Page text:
Christopher McDougall wrote a most interesting book about all this called BORN TO RUN. It has much commonality with the NC view of the Financial World, that is that much of Finance is fraudlent and unnecessary. Thus, McDougall contends that the running shoe is basically a fraud, unnecessary and may even damage one’s feet. He offers proof of this. For runners, this is a perfect way to disattach from the corporate world and starve the running shoe beasts. You can try it out for $0. Just be sure you have smooth ground with no obstructions on it. For somewhat rougher ground, a pair of cheap beach slippers will do.

    As a jogger myself, I first listened to this book on my morning jogs. As I did, I became more and more excited by the common sense and logic of the book. Soon, I myself tried barefoot running. What a marvelous experience it was and still is, when winter is not here.

    To put this then in NC economic terms: Runners unite, you have nothing to lose but your running shoes.

      1. Tom Parsons

        I tried almost-barefoot running years ago, and it was great for me in all the ways the enthusiasts say. But come winter and slippery clay slopes, my soft, light “Beach Feet” would lose traction. At first I proudly learned to skid and dance. But more than once this ended in both-feet slips on the downhills when I got going too fast. The very painful and slow-to-heal shoulder damage from stupidly catching myself and getting the arm twisted behind me as I fell put me back in shoes with some traction.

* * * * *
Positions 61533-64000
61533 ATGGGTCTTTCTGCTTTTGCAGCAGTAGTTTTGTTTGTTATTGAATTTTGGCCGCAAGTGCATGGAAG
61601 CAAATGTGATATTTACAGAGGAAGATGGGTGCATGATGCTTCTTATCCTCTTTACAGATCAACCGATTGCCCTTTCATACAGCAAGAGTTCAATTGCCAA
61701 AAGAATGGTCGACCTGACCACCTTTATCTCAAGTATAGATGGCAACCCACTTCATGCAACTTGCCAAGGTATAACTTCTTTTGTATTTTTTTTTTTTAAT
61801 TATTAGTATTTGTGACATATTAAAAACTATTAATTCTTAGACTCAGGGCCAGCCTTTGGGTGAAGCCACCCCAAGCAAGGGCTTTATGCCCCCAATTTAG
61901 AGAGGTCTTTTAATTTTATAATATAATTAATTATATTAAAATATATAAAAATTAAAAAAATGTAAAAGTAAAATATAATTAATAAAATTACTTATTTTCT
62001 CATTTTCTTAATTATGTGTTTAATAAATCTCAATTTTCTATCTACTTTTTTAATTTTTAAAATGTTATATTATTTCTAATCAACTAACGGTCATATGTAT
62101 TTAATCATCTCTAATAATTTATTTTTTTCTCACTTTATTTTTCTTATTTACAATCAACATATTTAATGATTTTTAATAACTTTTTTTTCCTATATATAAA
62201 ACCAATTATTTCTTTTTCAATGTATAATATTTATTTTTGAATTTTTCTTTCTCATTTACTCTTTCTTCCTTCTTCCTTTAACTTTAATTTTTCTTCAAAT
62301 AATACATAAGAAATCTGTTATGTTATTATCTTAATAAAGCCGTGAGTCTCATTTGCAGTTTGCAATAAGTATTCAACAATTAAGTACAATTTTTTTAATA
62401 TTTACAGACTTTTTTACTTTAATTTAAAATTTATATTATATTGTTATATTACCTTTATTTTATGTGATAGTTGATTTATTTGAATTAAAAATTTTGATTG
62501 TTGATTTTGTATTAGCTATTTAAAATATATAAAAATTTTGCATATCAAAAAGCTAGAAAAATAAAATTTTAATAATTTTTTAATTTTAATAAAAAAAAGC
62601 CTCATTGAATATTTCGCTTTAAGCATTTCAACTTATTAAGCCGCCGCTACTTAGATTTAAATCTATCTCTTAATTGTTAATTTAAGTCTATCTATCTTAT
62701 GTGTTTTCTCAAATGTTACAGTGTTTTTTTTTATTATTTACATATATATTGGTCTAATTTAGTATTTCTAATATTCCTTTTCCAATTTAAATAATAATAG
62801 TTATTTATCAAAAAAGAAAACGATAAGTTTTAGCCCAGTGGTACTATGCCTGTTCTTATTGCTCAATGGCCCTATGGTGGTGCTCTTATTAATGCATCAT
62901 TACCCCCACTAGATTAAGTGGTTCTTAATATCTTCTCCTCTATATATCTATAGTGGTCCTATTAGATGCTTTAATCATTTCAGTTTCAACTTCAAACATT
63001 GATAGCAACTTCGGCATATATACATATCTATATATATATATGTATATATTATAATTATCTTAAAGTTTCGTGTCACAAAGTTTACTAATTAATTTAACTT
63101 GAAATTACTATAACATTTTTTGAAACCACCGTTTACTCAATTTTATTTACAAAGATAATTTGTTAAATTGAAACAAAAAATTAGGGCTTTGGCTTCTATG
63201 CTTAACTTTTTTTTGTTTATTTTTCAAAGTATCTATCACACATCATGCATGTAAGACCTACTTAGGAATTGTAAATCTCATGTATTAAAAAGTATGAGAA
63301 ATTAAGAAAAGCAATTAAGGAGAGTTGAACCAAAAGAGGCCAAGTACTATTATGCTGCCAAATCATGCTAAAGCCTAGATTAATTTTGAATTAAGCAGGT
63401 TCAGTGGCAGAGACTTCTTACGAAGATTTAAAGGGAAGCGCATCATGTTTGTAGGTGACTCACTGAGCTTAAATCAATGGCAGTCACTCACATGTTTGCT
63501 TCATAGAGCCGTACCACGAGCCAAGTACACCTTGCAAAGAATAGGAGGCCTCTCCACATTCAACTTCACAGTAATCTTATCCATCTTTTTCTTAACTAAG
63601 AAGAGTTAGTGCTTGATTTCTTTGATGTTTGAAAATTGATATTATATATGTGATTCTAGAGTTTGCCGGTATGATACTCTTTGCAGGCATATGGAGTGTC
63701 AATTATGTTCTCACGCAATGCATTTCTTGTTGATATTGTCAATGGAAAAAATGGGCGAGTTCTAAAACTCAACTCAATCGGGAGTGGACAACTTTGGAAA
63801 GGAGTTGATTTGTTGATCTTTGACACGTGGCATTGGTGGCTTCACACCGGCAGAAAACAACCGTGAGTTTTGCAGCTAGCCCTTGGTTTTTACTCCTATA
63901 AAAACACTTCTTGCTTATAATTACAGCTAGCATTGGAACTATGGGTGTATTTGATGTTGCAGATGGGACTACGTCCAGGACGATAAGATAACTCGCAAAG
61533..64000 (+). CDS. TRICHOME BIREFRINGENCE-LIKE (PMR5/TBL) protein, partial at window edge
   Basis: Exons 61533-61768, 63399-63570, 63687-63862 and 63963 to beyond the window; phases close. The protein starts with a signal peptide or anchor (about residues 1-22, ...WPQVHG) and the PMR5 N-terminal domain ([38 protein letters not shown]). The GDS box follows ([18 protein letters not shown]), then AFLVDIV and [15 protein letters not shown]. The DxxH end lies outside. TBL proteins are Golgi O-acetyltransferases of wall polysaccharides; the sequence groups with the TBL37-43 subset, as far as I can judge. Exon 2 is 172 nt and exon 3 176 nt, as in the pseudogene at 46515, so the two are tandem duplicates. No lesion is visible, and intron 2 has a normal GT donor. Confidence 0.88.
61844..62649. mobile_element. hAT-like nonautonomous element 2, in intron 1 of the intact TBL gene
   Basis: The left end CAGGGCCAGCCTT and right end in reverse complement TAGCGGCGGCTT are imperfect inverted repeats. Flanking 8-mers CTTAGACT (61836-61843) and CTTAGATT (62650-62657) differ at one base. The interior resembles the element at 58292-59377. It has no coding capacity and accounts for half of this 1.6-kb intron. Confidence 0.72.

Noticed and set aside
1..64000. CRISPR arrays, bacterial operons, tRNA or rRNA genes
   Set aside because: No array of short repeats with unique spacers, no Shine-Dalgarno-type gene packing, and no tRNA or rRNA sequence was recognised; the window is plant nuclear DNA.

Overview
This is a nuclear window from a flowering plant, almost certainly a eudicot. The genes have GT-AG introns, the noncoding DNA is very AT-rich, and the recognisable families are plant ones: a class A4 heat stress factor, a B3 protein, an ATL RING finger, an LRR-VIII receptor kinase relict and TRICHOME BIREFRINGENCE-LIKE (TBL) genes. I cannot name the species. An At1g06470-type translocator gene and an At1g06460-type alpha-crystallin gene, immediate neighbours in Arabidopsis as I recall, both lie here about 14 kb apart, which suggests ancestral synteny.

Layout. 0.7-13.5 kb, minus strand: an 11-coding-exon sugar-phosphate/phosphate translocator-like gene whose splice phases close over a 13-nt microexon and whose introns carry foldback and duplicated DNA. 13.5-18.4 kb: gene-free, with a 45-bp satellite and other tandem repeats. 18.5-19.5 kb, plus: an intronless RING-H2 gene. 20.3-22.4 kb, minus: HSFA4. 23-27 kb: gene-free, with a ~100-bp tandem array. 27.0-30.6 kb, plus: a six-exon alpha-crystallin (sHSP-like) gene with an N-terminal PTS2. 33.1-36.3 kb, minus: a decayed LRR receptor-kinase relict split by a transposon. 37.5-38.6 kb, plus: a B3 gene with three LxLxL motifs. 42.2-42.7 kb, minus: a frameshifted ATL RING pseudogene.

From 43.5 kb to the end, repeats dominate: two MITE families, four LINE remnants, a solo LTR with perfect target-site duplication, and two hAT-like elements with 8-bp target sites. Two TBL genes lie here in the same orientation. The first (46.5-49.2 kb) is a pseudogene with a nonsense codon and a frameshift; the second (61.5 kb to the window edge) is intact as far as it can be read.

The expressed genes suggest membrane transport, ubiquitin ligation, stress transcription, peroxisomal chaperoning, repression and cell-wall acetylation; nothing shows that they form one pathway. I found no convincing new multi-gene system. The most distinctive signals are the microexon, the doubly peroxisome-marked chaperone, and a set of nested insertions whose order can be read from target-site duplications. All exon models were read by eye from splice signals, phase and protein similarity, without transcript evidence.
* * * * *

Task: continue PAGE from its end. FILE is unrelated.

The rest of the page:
I was fantasizing about my ability to avoid falls, then about my ability to catch myself one-handed when I lost footing (hey, it worked once!), then about my ability to restrain this dumb reflex.

        Sorta like those who play fantasy markets. This time I’ll be reeeely careful. Won’t get fooled again!

        1. skippy

          Ha… that will learn you to conceptualize in real time… snicker. Bitumen – free running – is where you take on the universe, transition from years of running in jungle boots helps.

          skippy… shedding is a long and funky process tho… hay honey can you help me~

  3. craazyman

    this could be the right time to get rich quick! the problem is option premiums are so high you might lose everything even though you’re almost right. or if you just go short, you might have to cover if the market has one more spike up. or if you go long volatility, you might lose 30% of your money in 2 days. It’s not easy. You need a backstop, like the Fed, to cover your losses until you hit the big one. Then you go long at the bottom and make twice as much, while the rest of us are broke from covering shorts or seeing worthless options expire out of the money.

    How about fantasy stocks on banksters? let’s say there’s some 34 year old woman exec at a Too Big to Jail global bank and she goes to lunches and wears Hermes scarfs and jewels while she eats and talks. That should go for $50 million at least. If she gets the Fed Bailout and her bonus skyrockets, at least you get a piece of the action. If she does the Playboy Centerfold with a jewel encrusted Hermes saddle in the background, then you can retire. What’s not to like?

    1. craazyboy